Ask Westchester, October 2012: Name Origins of the Byram River

Q: I heard that the Byram River was named that because, in the Civil War, it’s where you’d go to buy rum. True?
—Devin F. Landin, Yorktown

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A: Har har; good one. But our April Fools’ Day issue was months ago. Next, you’ll have us believing that the moniker “Cortlandt” derived from an excessive number of tennis and basketball facilities in the area; or that Tuckahoe was so named due to…well, we’ll let that one be. For those unfamiliar with Westchester’s bodies of water, the Byram River flows from the Byram Lake Preserve near Armonk—where there is a school district by the same name—to the harbor at the Greenwich, Connecticut/Port Chester border—where there is a neighborhood by the same name. According to the county archives, the river was originally known as the Armonck but was changed because “Native Americans who traded their furs on the coast for rum would so often approach the merchants on the river with the phrase ‘buy rum.’” So, um, how do you like that? Well, score one for you, Devin—but don’t think we didn’t notice that you were wrong about when it was named. Not that we’re bitter.

Q: I have grown up in Edgemont, and frequent the shops on East Hartsdale Avenue in Hartsdale, particularly the dog groomer there. A few weeks back, I noticed the installation of dog “poop bag” dispensers. This was funny to me because that street has been dubbed “poop alley” by residents as it was notorious for dog owner residents and groomer/vet customers not cleaning up after their dogs (something I find a bit appalling).
With the recent environmental concerns in Rye (specifically how they no longer offer plastic bags at retail stores there, which I learned from your mag!), I think these dog waste bag dispensers are a great addition to East Hartsdale Avenue. But I can’t seem to find out much more about them. The bags seem to be eco-friendly and the signs indicate they have been donated by “Smoochie Poochies.”
I was wondering if you could find out more about these? Are they going to be installed throughout Westchester or are they just limited to Hartsdale?

—Jessie Weitzer, via e-mail

A: We know what you want—some cheesy pun about canine waste tailor-made for you to show all your friends. Well, nah-ah. That’s not what we do. Do you think it’s easy to…wait a minute. “do. Do.” Oh no. We’ve done it again. Doggone it. Wait, we mean…ah crap. Rather, that is to say,…Argh! Forget it. We quit. See you at question three.
Here’s Jenn Valentin, Smoochie Poochies Dog Walking and Concierge owner and president with your answer: “This past spring, as a commitment to the Town of Greenburgh, Smoochie Poochies donated the boxes and continual replenishment of the bio-degradable poop bags. With the parks department having limited resources, the boxes provide complimentary bags for residents, with no cost of upkeep for the town.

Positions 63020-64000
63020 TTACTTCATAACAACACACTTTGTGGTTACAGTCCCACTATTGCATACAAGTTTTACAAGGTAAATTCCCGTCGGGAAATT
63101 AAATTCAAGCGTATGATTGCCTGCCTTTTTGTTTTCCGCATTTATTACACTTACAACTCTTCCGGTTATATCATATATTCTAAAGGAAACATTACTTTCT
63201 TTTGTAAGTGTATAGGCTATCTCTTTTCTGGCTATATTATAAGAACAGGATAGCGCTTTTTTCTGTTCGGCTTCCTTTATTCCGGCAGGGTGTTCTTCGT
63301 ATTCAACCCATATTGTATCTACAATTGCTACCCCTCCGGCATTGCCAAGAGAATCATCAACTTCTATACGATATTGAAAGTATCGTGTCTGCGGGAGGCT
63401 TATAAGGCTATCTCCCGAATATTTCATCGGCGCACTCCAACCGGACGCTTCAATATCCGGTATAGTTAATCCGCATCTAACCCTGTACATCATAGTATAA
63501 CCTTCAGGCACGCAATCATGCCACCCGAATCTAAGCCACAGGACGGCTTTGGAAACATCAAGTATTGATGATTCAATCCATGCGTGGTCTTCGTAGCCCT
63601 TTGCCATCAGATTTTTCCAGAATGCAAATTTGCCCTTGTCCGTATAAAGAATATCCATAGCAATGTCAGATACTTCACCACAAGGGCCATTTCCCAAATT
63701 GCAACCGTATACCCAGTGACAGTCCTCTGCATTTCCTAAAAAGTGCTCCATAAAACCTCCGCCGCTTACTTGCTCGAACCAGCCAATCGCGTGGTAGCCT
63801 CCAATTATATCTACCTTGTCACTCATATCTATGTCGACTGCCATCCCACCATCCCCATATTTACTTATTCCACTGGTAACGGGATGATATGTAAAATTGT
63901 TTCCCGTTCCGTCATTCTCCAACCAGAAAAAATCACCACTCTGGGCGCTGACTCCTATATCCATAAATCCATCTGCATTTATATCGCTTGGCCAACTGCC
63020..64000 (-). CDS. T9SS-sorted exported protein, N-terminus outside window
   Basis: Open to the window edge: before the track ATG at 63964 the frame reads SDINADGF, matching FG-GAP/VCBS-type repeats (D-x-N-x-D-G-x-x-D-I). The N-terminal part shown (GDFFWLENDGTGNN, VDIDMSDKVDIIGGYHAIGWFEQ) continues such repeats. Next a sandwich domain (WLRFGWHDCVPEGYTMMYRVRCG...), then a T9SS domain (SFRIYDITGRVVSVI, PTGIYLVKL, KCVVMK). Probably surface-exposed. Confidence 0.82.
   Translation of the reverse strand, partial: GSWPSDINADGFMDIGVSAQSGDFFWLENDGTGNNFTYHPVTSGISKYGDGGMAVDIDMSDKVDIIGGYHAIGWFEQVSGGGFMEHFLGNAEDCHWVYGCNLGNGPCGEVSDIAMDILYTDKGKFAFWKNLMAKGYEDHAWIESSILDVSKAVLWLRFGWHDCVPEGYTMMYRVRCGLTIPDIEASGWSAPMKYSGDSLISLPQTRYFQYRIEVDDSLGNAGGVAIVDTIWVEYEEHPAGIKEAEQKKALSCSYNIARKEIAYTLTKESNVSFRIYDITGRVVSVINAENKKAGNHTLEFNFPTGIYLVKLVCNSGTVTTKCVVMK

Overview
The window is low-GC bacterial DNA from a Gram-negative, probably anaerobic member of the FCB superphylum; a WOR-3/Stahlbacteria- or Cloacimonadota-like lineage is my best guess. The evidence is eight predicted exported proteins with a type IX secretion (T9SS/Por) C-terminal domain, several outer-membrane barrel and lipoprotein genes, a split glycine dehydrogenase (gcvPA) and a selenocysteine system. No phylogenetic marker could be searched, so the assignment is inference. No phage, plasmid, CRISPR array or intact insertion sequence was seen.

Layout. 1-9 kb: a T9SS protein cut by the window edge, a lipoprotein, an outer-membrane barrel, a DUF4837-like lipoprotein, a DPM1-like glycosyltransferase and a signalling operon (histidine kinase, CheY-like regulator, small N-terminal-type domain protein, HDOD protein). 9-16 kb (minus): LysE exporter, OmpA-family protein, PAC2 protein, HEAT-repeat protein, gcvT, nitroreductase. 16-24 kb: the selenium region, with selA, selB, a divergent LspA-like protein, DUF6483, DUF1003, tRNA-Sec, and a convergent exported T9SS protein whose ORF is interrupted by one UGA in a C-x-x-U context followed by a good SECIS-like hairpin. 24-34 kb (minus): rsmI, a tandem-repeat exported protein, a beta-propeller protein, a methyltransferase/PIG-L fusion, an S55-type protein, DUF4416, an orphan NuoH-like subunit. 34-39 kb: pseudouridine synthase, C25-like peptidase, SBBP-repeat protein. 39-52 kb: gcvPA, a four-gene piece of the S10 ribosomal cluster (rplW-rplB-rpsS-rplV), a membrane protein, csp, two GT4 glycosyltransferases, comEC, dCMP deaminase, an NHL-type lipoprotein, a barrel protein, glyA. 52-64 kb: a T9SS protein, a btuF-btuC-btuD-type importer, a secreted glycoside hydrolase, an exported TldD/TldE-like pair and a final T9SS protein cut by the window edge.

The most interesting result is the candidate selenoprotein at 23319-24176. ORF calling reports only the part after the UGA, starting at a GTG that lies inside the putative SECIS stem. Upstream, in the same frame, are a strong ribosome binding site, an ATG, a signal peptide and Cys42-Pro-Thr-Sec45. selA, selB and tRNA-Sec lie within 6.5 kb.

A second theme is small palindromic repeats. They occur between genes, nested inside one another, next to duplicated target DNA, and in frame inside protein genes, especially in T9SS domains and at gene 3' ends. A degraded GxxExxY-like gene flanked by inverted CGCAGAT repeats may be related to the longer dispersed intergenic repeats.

“We have a two-year licensing agreement with the Town of Greenburgh, one that we hope to maintain in the coming years. In terms of expanding to other areas of Westchester…we are hoping that the installation in Greenburgh can prove to be a successful test-run.”

Q: What’s going on in Reservoir #3 (southbound Hutch between exits 18 and 16)? It looks like a construction crew drained the reservoir and broke through the little dam that was there.
—Jorge Henriquez, via e-mail

A: How ’bout what’s going on with exit 17 (southbound Hutch not between exits 18 and 16) and its lack of existence? Spooky, right? As for Reservoir #3, our friend David DeLucia, county director of park facilities and the smartest guy in the room when talking about these sorts of things, says, “Reservoir number three is the old New Rochelle Water Company designation for what we now know as Twin Lakes County Park.” We like that name better, too. Currently, the county is reconstructing the dam, spillway, and footbridge. “The lake needed to be lowered to allow the work to take place. It’s scheduled to be finished sometime in November.” And, though the lake is going to end up about four feet lower in elevation due to environmental regulations, you can look forward to “all new native plantings along the new exposed riverbank.” Cool.

Photo this page by Jim Henderson

Looking north up the Bryam River at Port Chester, New York (left), Mill Bridge (center), and Bryam, Connecticut (right)

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